- While the water heats to a boil, take out the bones and meat from the fridge and let it sit until it gets room temperature. This step is important when adding them to the pot, the main goal is to keep the temperature of the water while adding the meat to the pot.
- Reduce the heat to maintain a low boil. Leave the water boiling and, after one hour, add the bones and entire pieces of meat to the pot. Keep it simmering for 2 hours. Make sure to add the pot lid during this process. Add 2 tablespoons of salt 30 minutes after the meat and bones were added to the pot.
Make the Chili Sauce
- Using gloves and a knife, cut the heads of the chilies and make a lateral cut on one side. Open each chili and devein it. Make sure to remove all the veins and seeds. Then, wash them in running water.
- In a medium size pot, add 4 cups of water, tomato, chilies and bring it to a boil for 15 minutes. Then, turn the heat off and let it sit for another 15 minutes.
- In a blender, add the tomato and chilies and the rest of the sauce ingredients: onion, garlic cloves black pepper, cloves, chicken bouillon, oregano and cumin. Then, add 2 cups of the remaining water of the tomato and chilies pot.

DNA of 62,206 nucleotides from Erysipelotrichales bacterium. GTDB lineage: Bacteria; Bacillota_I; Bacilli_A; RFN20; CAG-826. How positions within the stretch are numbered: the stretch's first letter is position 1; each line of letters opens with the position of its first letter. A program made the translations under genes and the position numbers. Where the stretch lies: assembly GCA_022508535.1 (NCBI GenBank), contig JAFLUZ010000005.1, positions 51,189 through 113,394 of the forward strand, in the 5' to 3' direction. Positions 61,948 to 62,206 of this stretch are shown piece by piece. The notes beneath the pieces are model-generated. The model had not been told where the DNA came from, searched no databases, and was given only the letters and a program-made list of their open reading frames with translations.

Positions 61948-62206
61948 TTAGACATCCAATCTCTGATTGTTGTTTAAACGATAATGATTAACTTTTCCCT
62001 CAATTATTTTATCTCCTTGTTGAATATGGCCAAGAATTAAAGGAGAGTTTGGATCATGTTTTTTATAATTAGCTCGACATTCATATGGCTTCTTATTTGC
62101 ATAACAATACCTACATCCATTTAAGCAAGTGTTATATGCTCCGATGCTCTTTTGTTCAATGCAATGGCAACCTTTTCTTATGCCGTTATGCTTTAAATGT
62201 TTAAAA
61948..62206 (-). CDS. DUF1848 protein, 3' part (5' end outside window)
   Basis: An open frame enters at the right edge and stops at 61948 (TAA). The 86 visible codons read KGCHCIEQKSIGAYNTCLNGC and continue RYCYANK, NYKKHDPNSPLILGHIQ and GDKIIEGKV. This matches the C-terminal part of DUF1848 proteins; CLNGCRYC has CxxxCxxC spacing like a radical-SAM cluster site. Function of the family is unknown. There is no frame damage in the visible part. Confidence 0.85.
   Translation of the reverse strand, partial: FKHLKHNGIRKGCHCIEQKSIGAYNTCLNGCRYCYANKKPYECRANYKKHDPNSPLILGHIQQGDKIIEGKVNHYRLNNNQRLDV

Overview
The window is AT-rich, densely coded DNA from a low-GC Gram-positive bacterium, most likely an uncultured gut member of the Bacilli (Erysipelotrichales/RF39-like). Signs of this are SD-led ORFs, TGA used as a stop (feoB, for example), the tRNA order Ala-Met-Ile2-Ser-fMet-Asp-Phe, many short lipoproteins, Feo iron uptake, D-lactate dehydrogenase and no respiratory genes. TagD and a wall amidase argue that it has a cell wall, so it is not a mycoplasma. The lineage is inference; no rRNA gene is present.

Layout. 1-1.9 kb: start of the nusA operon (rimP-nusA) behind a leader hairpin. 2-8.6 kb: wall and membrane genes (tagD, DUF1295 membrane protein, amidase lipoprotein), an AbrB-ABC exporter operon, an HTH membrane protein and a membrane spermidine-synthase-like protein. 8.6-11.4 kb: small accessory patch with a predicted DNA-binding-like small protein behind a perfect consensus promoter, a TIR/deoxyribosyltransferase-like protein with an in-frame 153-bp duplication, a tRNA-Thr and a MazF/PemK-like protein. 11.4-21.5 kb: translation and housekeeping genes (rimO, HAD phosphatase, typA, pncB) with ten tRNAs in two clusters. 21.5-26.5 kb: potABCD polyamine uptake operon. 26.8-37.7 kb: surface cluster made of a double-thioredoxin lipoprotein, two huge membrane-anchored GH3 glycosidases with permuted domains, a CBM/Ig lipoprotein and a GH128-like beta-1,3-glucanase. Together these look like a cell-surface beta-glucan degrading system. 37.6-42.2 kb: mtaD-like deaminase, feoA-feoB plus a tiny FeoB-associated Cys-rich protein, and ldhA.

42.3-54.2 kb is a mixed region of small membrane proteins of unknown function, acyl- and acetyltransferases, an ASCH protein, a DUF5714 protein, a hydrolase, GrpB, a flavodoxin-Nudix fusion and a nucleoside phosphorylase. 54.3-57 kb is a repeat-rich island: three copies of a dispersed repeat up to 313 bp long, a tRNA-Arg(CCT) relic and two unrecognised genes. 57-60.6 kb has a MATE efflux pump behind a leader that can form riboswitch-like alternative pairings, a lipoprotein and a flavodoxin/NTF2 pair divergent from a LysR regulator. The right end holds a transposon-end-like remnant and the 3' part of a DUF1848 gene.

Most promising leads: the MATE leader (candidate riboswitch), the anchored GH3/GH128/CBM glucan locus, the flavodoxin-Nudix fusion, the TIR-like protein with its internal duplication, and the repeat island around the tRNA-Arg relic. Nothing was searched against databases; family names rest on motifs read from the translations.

- Blend all the ingredients together until you get a smooth consistency.
- Add olive oil in a medium-size pot over medium heat.
- After 2-3 minutes, add the sauce using a strainer. Use a spatula to press the sauce over the strainer and discard the scraps.
- Add one cup of the remaining water of the tomato and chilies pot and bring it to a boil. Stir the sauce with a spatula and turn the heat off. Let it sit.
Finish Off the Stew
- The big pot of pozole has been simmering for two hours, now it is time to remove the onion, garlic heads, and bay leaves.
- Add the sauce to the big pot and stir until well combined.
- Add 1 tbsp of salt and bring it to a simmer at a low boil for at least 30 minutes more to allow all the ingredients to combine.
Garnish and Serve
- To serve, add chopped radish and onion on top, along with sliced lettuce, a dash of oregano and lime juice. Don't forget to add tostada shells on the side. Enjoy!
Amount Per Serving: Calories: 467Total Fat: 18gSaturated Fat: 5gTrans Fat: 0gUnsaturated Fat: 10gCholesterol: 136mgSodium: 2973mgCarbohydrates: 26gFiber: 5gSugar: 7gProtein: 49g
More Mexican Food Recipes
If you enjoyed my authentic Mexican pozole recipe, then you may also like these other Mexican inspired food dishes:
- Mexican Lettuce Wraps with Beans
- Guacamole Quesadillas
- Authentic Mexican Guacamole
- Frozen Mango Margaritas
- Watermelon Jicama Salad